Heygate Abstracted by Simon Kennedy


Heygate Abstracted by Simon Kennedy

Bartlett lecturer and photographer Simon Kennedy has sent us his photographs of a deserted south London housing estate awaiting demolition.

Heygate Abstracted by Simon Kennedy

The photographs focus on the communal spaces in and around the run-down estate and were exhibited at the Bartlett School of Architecture last month.

Heygate Abstracted by Simon Kennedy

Images are © Simon Kennedy.

Heygate Abstracted by Simon Kennedy

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Here's some more information from architectural historian Ben Campkin:

The Heygate Estate in South London was completed in 1974. The estate now stands empty and awaiting demolition.

Heygate Abstracted by Simon Kennedy

635 x 508: Heygate Abstracted is a photographic installation, a result of numerous visits to the estate through 2010. A large format camera was used to photograph and re-photograph specific views and locations around the public areas of the estate. The spaces within the photographs were then analysed and augmented."

Heygate Abstracted by Simon Kennedy

‘There is another Modernism well worth rescuing from the dustbin of history and the blandishments of heritage . . . [T]he Left Modernisms of the 20th century continue to be useful: a potential index of ideas, successful or failed, tried, untried or broken on the wheel of the market or the state. Even in their ruinous condition, they can still offer a sense of possibility which decades of being told that ‘There is No Alternative’ has almost beaten out of us.’[Owen Hatherley, Militant Modernism, Winchest and Washington, Zero Books, 2008, p. 13.]

Heygate Abstracted by Simon Kennedy

Heygate Abstracted

Simon Kennedy’s photographs of the Heygate Estate prompt us to contemplate not the failure of modernism, but the failure of the failure of modernism, and the possibilities for reclaiming a mode of utopian urban thinking. In doing so they provide a visual elaboration of a prominent theme in contemporary architectural debate.

Heygate Abstracted by Simon Kennedy

At a time of acute shortage of affordable housing, the photographs make us question the validity of the decision by Southwark Council to demolish these buildings—are they essentially and irretrievably a failure?

Heygate Abstracted by Simon Kennedy

In their guide to the architecture of south London Bridget Cherry and Nikolaus Pevsner struggle to make sense of the estate, built between 1968 and 1974. Clearly impressed by the visual impact of its slabs and the gargantuan social ambition of the London Borough of Southwark Architects’ scheme, they also categorise the Heygate as one of ‘the most notorious products of industrialised building’.[Bridget Cherry and Nikolaus Pevsner, The Buildings of England. London 2: South, London, Penguin Books, 1983/2001, p. 562.]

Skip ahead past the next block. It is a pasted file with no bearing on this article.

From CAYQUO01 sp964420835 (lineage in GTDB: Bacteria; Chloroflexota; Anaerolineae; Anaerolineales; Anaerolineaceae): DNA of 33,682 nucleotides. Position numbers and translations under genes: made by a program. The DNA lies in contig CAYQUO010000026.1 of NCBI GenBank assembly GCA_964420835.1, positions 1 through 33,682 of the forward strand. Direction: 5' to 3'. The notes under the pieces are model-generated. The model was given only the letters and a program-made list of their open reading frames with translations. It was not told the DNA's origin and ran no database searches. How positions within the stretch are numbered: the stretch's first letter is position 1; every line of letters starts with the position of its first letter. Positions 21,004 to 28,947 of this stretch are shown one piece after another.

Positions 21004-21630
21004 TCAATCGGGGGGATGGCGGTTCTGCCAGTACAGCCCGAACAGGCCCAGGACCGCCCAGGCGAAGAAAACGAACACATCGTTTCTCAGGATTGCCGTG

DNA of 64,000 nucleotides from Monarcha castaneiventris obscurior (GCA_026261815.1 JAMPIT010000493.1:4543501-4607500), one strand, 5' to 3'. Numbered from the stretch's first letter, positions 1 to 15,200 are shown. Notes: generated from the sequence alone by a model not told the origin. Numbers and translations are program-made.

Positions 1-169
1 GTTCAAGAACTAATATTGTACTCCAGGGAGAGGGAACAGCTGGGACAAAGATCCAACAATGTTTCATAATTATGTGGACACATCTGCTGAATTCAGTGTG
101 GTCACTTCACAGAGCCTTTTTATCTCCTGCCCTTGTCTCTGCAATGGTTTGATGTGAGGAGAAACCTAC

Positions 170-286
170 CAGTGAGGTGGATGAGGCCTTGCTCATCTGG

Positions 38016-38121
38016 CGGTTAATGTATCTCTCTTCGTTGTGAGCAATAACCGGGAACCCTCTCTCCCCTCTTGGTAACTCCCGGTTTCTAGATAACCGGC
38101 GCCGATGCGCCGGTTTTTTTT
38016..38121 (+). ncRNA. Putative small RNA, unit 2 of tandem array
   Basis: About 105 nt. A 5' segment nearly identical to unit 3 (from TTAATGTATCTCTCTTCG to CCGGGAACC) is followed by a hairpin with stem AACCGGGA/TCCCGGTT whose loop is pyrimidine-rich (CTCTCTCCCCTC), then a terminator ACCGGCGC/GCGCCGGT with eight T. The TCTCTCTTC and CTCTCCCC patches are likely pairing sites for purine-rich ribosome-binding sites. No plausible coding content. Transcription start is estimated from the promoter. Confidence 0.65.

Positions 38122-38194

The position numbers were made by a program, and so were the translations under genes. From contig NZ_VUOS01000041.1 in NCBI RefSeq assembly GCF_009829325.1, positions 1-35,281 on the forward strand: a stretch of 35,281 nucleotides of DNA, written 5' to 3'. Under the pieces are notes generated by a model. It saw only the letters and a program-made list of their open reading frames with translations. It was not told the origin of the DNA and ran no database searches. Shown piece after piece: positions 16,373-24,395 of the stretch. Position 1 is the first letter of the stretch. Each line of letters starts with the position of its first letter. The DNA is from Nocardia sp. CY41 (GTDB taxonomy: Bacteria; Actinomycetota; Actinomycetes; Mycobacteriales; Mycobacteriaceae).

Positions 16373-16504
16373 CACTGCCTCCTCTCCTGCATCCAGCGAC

Heygate Abstracted by Simon Kennedy

Few London locales have become so linked with postwar ‘modernism in ruins’ as the Elephant and Castle, a neighbourhood long stigmatised through an iconography of material and social ‘blight’ and ‘brutality’, an inner-city intersection with a vast stock of council housing, the physical deterioration of which attests to its being mostly by-passed, along with the area’s residents, by the wealth circulating in late-modern London.

Heygate Abstracted by Simon Kennedy

Kennedy’s photographs emphasise the consequences of the painfully protracted if not perpetual contemporary ‘regeneration’ process which has left homes and shops conspicuously vacant for years on end.

Heygate Abstracted by Simon Kennedy

They show an urban landscape of quasi-ruins, attractive to photographers and journalists through the spectacle of ‘sink’, to use the term Tony Blair problematically applied to the Heygate’s sister Aylesbury Estate, PR birthplace of New Labour government.

Heygate Abstracted by Simon Kennedy

Trained as an architect, Kennedy’s gaze fixes on the formal qualities of the estate’s exteriors and public spaces, selecting architectural moments, abstracting views and elevations, in a process that disassociates these buildings from their contentious histories, and any sense of domestic life.